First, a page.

Acura’s ARX-06 prototype has been quick since it arrived on the Florida coast, with Meyer Shank Racing’s drivers leading all dry test sessions except the final 15-minute test session held before qualifying began, which was led by the Porsche 963 of Felipe Nasr. The GTP cars from Acura, BMW, Cadillac and Porsche finally got their opportunity to qualify, but the session suffered a red flag stoppage when Nick Tandy took the No. 6 Porsche 963 from Porsche Penske Racing into the seventh turn tires. 

Tandy continued back to the pits but the bodywork on left side of his car was heavily damaged. Parts have been a problem for everyone; it remains to be seen how Roger Penske’s team will deal with this setback before it’s time to go racing next Saturday. The GTP session had three leaders: Ricky Taylor in the No. 10 Acura, Felipe Nasr in Team Penske’s Porsche No. 7 963 and, finally, Tom Blomqvist, who brought No. 60  Meyer Shank Racing with Curb Agajanian Acura ARX-06 to pole position, earning his fourth IMSA pole.

The ever-enthusiastic former driver and longtime IMSA and INDYCAR team owner Mike Shank gave “tribute to HPD, Honda, Acura, the team, all the engineers, the mechanics and especially that driver today. That driver,” he said of Blomqvist, “was incredible for one lap; that’s all we had. I mean it’s just incredible the risk we took, but boy did it pay off!” As the defending series champions, Shank knew what his team needed to do. “We knew we needed maximum points. I just can’t tell you this joyful feeling I’m feeling right now for this team and all the folks at HPD, everybody that works on this team. It’s mind blowing; it’s great.”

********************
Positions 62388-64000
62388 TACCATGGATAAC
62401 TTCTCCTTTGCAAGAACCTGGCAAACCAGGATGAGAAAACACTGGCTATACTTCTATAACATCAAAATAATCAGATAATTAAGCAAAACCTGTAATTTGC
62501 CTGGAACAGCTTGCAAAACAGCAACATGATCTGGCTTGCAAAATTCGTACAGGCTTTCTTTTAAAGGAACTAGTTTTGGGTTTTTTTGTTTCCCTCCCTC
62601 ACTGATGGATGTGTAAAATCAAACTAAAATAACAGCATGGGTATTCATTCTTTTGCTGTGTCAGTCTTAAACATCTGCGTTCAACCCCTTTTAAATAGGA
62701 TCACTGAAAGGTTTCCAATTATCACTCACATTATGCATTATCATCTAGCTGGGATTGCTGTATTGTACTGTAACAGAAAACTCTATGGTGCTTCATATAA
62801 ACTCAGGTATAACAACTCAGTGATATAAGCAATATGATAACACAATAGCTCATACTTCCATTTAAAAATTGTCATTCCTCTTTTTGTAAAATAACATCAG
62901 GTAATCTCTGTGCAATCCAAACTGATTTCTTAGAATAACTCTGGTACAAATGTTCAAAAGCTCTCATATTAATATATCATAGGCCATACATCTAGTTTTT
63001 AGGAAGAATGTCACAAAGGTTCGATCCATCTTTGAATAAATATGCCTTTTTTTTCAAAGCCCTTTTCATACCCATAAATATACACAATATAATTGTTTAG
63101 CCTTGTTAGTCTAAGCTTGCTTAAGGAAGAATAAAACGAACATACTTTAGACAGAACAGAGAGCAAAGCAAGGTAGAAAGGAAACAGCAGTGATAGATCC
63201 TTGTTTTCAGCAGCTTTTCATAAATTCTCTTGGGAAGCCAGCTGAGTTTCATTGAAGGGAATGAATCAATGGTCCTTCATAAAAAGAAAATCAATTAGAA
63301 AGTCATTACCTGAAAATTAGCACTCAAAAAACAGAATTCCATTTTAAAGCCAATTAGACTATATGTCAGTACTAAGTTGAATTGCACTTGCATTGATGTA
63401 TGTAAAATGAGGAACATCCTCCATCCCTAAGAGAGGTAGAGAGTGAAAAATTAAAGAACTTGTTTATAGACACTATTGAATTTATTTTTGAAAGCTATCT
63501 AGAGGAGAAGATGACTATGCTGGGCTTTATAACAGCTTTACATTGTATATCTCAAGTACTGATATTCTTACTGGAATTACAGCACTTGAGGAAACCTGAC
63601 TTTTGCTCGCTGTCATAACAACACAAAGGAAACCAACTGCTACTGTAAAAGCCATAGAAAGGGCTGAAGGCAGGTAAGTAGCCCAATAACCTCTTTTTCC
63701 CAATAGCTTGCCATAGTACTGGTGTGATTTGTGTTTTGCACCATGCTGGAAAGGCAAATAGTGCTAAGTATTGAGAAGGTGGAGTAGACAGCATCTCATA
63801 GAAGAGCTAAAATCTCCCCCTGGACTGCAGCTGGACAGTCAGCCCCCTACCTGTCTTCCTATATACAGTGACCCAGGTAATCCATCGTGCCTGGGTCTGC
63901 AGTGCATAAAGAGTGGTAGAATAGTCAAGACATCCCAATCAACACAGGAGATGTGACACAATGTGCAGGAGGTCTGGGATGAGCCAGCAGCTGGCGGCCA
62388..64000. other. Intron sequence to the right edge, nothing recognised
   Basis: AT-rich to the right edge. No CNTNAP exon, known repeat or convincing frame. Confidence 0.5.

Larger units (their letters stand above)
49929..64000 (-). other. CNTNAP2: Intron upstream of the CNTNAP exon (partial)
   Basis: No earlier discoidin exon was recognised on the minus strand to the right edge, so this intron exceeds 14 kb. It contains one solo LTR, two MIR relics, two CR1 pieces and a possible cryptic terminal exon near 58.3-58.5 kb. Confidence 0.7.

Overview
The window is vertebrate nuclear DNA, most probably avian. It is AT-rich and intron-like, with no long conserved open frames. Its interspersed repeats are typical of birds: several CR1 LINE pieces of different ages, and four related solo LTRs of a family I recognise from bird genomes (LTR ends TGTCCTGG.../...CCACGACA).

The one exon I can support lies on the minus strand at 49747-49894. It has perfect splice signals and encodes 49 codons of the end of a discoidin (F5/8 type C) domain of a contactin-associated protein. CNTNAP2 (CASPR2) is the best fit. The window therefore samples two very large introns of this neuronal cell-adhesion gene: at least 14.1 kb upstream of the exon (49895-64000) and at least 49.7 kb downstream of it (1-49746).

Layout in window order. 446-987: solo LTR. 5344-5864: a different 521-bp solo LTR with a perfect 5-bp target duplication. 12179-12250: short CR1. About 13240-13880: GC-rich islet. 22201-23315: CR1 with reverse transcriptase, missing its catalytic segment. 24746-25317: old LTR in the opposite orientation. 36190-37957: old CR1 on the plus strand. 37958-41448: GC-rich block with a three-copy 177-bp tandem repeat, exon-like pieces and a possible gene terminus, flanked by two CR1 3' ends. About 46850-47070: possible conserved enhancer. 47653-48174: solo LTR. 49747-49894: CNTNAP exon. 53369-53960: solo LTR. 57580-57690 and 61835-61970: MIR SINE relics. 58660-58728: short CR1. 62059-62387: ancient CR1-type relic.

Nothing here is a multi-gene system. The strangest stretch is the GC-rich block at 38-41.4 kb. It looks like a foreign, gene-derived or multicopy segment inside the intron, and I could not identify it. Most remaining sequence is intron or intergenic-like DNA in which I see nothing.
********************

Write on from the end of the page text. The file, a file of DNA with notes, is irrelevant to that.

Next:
Blomqvist, for his part, “knew I had a good car. I knew if it was under me, I could do a good job. The tires weren’t even up to temperature… I just kind of licked the stamp and sent it, so it’s a fantastic job by my team, HPD, MSR, ORECA. It’s really promising ahead of next weekend, but there’s 24 hours of racing before we can set our sights on being back here another year. So lots of work still ahead of us… “

For every team in every class with every car, the job this week was to get miles in their race cars and figure out what they need for next week – when it matters. Qualifying on pole for a 24-hour race gives bragging rights – until next Saturday, when the true test for the new GTP hybrids in their LMDh class becomes the paramount job. Can they stay up front or will the bill for needing more miles under their collective belts come due? It’s the same question for every class’ speed demons but for the GTP class, next weekend’s race really will tell who was ready for battle and who was not.

About Anne Proffit 1033 Articles
Anne Proffit traces her love of racing - in particular drag racing - to her childhood days in Philadelphia, where Atco Dragway, Englishtown and Maple Grove Raceway were destinations just made for her. As a diversion, she was the first editor of IMSA’s Arrow newsletter, and now writes about and photographs sports cars, Indy cars, Formula 1, MotoGP, NASCAR, Formula Drift, Red Bull Global Rallycross - in addition to her first love of NHRA drag racing. A specialty is a particular admiration for the people that build and tune drag racing engines.

Be the first to comment

Leave a Reply

Your email address will not be published.


I agree to receive emails from I understand that I can unsubscribe at any time. Privacy Policy